Rob Adams a Painter's Blog painter's progress

November 28, 2014


After the slight disappointment of the Constable I went wandering around the V&A. I only did a few rooms, any more than that and the brain shuts down! I found myself in the medieval galleries, cases full of the most exquisite metalworking and ivory carving. They are a wonder to see with untold hours of human life gone into their making. There was a Bishop’s crozier that could well have taken a whole year or more of labour. It occurred to me that making treasure was an important part of the artists remit. Not just an object that has value to those that know, but an object it is hard to imagine anyone leaving in the skip should they spot it there. I am quite fond of the skip definition of visual art. If you chucked it in a skip would anyone who looked in rescue it? If they wouldn’t then it probably ain’t art! Mt R Mutt’s urinal might well be filched but only for its plumbing possibilities!

Artists have in recent years seem to have largely avoided the treasure aspect. With a true object of desire all the desirability is bound up in the object itself it does not need any history attached. I realise that solid gold objects or diamond encrusted skulls will be whipped out of the skip tout de suite, but so would bundles of used twenties! Some of the objects in the V&A are just there because of their historical interest but by far the most are there because of the intrinsic beauty of the object. Most are unattributed so whether the maker had an ear truncation moment in his or her past or not is plainly irrelevant. The other thing that struck me was that size was an issue. Treasure in an uncertain world seemed to need to be portable. Though there are large things for the most part they fit into a display case. This would explain those buried classical statues, just too big to carry off.

So, how to imbue you efforts with the treasure quality and make them worth a passer by swiping from our skip? The object need not be made of intrinsically valuable stuff, so I will exclude such objects as they muddy the water. So perhaps just a painting in a cheap damaged frame. I doubt many mass produced prints would be rescued, but what I really want to know is will one of my paintings be spared the landfill. I suppose it would be easy to test and I am quite tempted to try.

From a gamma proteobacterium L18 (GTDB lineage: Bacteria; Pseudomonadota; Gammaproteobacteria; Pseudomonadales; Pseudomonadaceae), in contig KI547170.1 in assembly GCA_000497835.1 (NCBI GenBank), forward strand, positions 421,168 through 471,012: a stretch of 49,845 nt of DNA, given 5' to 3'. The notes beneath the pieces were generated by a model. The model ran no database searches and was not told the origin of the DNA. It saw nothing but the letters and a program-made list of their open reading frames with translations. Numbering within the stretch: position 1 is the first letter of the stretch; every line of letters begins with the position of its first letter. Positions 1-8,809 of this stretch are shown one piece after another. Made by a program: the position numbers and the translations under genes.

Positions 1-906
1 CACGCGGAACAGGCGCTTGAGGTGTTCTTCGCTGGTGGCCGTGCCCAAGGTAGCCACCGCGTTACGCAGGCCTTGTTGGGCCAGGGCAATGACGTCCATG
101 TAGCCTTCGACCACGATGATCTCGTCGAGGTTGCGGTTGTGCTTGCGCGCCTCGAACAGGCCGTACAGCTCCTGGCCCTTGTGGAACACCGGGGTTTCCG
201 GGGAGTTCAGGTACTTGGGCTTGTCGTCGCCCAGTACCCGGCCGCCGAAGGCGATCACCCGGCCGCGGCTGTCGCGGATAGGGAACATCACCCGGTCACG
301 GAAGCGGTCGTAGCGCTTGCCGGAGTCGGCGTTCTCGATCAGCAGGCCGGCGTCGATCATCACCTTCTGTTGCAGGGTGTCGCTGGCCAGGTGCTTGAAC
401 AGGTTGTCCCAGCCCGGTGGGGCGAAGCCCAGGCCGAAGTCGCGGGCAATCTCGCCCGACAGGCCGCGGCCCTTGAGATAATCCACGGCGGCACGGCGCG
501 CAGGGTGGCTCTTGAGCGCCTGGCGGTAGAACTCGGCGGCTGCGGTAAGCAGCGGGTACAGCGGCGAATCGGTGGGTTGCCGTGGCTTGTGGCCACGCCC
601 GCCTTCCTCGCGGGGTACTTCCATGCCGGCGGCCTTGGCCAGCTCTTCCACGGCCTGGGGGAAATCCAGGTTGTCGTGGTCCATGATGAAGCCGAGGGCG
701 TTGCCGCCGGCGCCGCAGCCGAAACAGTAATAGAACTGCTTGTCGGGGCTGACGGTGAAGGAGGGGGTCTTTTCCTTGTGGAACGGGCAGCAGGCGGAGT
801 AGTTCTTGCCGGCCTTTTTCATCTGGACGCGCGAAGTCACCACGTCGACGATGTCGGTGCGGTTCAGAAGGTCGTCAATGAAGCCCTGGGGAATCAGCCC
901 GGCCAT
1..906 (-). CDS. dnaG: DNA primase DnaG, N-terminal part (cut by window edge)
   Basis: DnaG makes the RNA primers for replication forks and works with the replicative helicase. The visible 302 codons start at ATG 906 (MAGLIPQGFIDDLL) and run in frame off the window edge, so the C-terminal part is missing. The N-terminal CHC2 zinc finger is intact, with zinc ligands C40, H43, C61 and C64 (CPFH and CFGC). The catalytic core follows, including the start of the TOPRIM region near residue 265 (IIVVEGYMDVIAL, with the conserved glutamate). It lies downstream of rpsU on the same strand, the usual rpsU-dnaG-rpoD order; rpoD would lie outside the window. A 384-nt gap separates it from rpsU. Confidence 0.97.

Sticking for the moment to theory. To my eye unifying quality creating the desirability of the items in the V&A is that they display expressed human skill and more than that the joy in expressing that skill. An object of utility might well express skill but a useful and beautified object revels in it. This is plainly in large part why they survived, generation after generation have found something pleasing about these objects and preserved them.  Many of course as an expression of portable wealth, but that wealth value is caused by the object being pleasing and thus desirable.

This is why I think the skip definition works so well. Today we look to an object’s location and presentation to judge value. You might put a bit of paper with numbers over it in a dustbin and no one will look at it twice. Put that same bit of paper in a safe and it would be viewed differently. The same occurs with current art objects. Put them in the Tate Modern or a swish penthouse flat and we quickly assess them to be Art and hence of value and consideration. Scatter the contents of the Tate Modern that had no intrinsic material value into skips around the capital and I wonder how many would be still there next day? I bet if you scattered the V&A contents in the same way they would have a far larger survival rate.

So when you look at at a heap of bricks on a gallery floor and have that art feeling you are not being clever and sophisticated, you are being pleasantly deluded about both the art and the quality of your own discernment. On the other hand when you pass by a skip and spot a beautifully carved panel in an old and broken wooden chest half covered with bricks and take it home to keep and admire then you are having a true aesthetic moment. If you leave the carving in the skip and take the bricks home and arrange them on the floor you are plainly an idiot! There is of course the unlikely scenario where you spot a nice bit of carving outside a posh house and just as you were about to take it home notice that the name on the brass plate by the door is C, Andre. You would then of course take the bricks home in triumph and call the auction house. This however is love of money not art!